Thursday, 03 October 2019

6PR - Mornings with Gareth Parker

Transcript

E&OE

Greater clarity for employers and providing further protections for journalists

GARETH PARKER:  The Attorney-General, Industrial Relations Minister is Christian Porter. He is on the line today. Christian, good morning.

CHRISTIAN PORTER:  Yeah, morning. Good weather for the show, huh?

GARETH PARKER:  Magnificent weather for the show. It's probably the best day we've had so far this week, not that Monday to Wednesday was any slouch, but it's gorgeous today, so the crowd's starting to filter in.

CHRISTIAN PORTER:  Good work.

GARETH PARKER: Can I ask you about this - people may remember this story - it was about a year ago that, I think it was Suncorp who went to apply or hire someone once they discovered that the person who they were going to award the job to had previous convictions for child pornography, they had second thoughts and they decided not to give him the job. The Australian Human Rights Commission intervened on behalf of the would-be employee and said: no, you can't prevent employment for that reason. You promised to review it and we're now at the end of that process, is that right?

CHRISTIAN PORTER:  Yep, so- it's done. And the law is now significantly changed, it's not the biggest change in wording in the world but it's very significant. But what it essentially says now is that an employer can take into account the relevance of someone's criminal record. And I think the difficulty with the Suncorp matter was that it was a record which also demonstrated a degree of dishonesty on the part of the person who held the criminal record. And the job they were applying for was effectively assessing people's insurance claims. Like, sitting in judgement on other people's capacity to be accurate and honest with their claims. So it seemed to us, the government, completely reasonable that Suncorp would say in those circumstances: well look, given the nature of the record, this is not an appropriate job for you. The idea that they suffered a law and a decision that told them that they couldn't make that exercise of their own discretion seemed to us to be pretty strange if not a bit ridiculous. So yeah, we've changed the law.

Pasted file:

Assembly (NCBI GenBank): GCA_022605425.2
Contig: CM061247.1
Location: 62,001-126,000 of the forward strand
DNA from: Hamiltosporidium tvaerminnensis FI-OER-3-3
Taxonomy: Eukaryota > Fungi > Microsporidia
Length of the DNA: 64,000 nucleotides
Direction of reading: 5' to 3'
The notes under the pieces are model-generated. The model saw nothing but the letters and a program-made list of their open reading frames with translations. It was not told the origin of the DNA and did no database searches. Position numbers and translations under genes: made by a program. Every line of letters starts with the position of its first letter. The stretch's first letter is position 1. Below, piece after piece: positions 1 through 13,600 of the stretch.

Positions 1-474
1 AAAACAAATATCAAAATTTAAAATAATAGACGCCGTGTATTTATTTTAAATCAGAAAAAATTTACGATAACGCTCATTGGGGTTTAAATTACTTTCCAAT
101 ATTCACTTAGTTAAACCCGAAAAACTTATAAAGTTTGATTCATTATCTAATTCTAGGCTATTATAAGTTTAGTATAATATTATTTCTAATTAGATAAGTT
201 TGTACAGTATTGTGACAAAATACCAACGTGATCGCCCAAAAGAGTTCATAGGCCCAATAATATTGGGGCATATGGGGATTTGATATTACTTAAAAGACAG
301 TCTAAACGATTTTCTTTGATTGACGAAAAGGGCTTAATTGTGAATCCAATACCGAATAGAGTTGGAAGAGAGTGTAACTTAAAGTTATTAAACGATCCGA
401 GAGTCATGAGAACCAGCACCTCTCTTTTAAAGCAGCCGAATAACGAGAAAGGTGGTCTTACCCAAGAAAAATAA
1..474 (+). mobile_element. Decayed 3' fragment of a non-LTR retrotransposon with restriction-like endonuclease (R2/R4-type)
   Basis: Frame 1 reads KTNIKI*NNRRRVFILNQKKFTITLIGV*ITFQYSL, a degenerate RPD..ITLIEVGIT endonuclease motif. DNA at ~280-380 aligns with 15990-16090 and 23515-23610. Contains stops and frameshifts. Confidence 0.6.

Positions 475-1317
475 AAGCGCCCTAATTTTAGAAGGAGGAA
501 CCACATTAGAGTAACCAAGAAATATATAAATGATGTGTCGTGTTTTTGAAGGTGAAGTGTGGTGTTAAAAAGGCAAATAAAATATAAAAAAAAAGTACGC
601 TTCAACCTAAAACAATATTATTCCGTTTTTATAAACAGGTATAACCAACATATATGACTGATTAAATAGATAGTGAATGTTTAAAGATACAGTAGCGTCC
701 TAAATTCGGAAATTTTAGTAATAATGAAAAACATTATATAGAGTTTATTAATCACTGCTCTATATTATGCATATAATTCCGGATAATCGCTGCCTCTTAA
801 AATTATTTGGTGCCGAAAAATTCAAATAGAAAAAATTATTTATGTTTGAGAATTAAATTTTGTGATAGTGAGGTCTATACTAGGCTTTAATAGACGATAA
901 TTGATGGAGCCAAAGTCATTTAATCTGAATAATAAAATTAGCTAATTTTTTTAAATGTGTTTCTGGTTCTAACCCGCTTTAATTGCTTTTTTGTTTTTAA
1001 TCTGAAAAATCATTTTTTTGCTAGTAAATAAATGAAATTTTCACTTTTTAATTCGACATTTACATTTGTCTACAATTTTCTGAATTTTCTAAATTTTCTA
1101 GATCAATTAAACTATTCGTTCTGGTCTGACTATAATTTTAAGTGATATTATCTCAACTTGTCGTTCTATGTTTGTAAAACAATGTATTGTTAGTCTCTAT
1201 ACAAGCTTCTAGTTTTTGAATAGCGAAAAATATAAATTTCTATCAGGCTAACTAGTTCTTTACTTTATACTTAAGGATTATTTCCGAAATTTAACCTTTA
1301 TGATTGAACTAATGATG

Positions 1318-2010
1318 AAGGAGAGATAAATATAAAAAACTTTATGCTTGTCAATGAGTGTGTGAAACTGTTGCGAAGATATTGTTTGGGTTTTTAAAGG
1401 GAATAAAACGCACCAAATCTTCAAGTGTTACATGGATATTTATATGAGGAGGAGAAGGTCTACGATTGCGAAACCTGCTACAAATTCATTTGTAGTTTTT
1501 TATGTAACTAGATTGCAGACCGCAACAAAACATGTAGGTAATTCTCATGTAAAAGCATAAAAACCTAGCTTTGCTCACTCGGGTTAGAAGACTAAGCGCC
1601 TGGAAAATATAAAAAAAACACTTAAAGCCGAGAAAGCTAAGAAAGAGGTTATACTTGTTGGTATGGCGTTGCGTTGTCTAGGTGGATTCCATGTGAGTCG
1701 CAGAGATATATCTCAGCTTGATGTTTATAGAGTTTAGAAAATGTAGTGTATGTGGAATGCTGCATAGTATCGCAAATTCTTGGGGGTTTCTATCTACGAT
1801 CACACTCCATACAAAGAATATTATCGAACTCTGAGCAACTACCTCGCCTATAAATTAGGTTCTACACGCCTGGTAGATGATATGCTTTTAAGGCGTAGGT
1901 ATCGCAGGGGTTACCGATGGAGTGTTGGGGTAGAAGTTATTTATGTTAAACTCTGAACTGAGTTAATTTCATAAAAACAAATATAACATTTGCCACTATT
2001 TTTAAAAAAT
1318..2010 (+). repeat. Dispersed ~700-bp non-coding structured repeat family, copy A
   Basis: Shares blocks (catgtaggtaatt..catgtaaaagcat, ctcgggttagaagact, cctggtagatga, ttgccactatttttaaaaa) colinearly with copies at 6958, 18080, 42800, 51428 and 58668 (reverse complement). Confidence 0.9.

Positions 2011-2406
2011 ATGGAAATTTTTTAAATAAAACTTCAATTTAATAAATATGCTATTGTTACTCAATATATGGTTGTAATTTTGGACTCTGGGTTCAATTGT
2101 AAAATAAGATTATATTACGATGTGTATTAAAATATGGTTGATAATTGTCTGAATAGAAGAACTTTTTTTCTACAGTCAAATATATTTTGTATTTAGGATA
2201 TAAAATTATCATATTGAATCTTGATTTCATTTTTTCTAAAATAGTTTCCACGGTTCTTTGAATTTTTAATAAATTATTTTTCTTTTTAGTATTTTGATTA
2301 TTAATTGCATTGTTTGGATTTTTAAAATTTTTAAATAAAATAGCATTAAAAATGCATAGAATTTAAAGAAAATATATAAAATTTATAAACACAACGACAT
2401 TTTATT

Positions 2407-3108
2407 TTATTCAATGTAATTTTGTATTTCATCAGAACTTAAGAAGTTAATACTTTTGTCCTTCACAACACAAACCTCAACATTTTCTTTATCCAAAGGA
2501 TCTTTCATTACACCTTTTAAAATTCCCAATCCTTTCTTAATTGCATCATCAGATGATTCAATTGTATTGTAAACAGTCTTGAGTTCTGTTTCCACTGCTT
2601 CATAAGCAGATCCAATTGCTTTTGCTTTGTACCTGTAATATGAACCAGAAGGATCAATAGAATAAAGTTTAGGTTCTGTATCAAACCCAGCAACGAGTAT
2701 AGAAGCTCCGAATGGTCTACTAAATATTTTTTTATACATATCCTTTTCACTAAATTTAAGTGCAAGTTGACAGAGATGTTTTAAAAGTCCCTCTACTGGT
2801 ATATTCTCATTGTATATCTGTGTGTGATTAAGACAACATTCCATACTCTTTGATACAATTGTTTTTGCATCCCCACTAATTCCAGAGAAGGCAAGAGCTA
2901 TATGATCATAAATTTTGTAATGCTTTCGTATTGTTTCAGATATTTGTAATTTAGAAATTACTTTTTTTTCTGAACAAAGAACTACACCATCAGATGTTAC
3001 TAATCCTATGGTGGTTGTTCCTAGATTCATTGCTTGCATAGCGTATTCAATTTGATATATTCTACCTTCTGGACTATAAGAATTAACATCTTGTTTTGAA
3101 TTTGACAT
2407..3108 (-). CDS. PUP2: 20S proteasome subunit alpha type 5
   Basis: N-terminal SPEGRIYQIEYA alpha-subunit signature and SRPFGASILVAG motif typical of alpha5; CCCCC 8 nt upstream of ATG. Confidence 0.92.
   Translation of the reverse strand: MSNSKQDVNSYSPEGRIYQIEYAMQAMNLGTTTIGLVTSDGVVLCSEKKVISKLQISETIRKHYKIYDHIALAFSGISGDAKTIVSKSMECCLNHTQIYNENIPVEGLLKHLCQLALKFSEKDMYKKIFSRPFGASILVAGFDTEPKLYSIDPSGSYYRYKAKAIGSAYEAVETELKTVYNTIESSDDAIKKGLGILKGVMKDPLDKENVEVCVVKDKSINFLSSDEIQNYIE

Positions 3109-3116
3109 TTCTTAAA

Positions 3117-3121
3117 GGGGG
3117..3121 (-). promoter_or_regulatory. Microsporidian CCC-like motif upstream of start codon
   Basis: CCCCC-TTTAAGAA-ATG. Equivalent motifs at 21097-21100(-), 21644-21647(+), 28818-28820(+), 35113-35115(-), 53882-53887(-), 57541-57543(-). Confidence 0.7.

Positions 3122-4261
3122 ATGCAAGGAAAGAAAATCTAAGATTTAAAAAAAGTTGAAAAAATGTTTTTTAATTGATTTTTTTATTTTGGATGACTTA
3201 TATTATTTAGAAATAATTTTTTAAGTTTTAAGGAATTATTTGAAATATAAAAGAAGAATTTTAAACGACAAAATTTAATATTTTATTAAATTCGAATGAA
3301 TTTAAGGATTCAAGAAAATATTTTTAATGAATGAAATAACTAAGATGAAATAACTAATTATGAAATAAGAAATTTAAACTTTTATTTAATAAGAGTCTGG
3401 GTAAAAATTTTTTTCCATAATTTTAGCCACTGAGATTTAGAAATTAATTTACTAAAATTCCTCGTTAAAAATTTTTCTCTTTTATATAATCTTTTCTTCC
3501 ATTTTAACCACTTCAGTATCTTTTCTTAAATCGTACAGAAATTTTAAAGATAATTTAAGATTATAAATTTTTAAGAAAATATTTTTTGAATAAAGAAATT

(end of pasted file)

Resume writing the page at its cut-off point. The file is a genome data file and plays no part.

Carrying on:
GARETH PARKER:  So is the issue the nature of his conviction? Or was the issue that he hadn't been honest about declaring it?

CHRISTIAN PORTER:  Well, the nature of his conviction, I think in the Suncorp case he was a child sex offender, but in the circumstances surrounding his conviction and relevant to it, he'd been dishonest, so that was relevant in all the circumstances we considered. So what previously was the case was that employers had to clear a much higher bar that required them to show that a criminal record was directly relevant to the inherent requirements of the position in question. So, you know, we've tried to strike a better balance. And what the employer can do now is if they reasonably believe that a person is unsuitable for a position due to the particular nature of their conviction, then they can make a determination not to hire them based on that conviction.

GARETH PARKER:  I don't think anyone's going to feel too much sympathy for this particular individual, but if I can remove it from that for a moment and talk about the general principle…

CHRISTIAN PORTER:  Yep.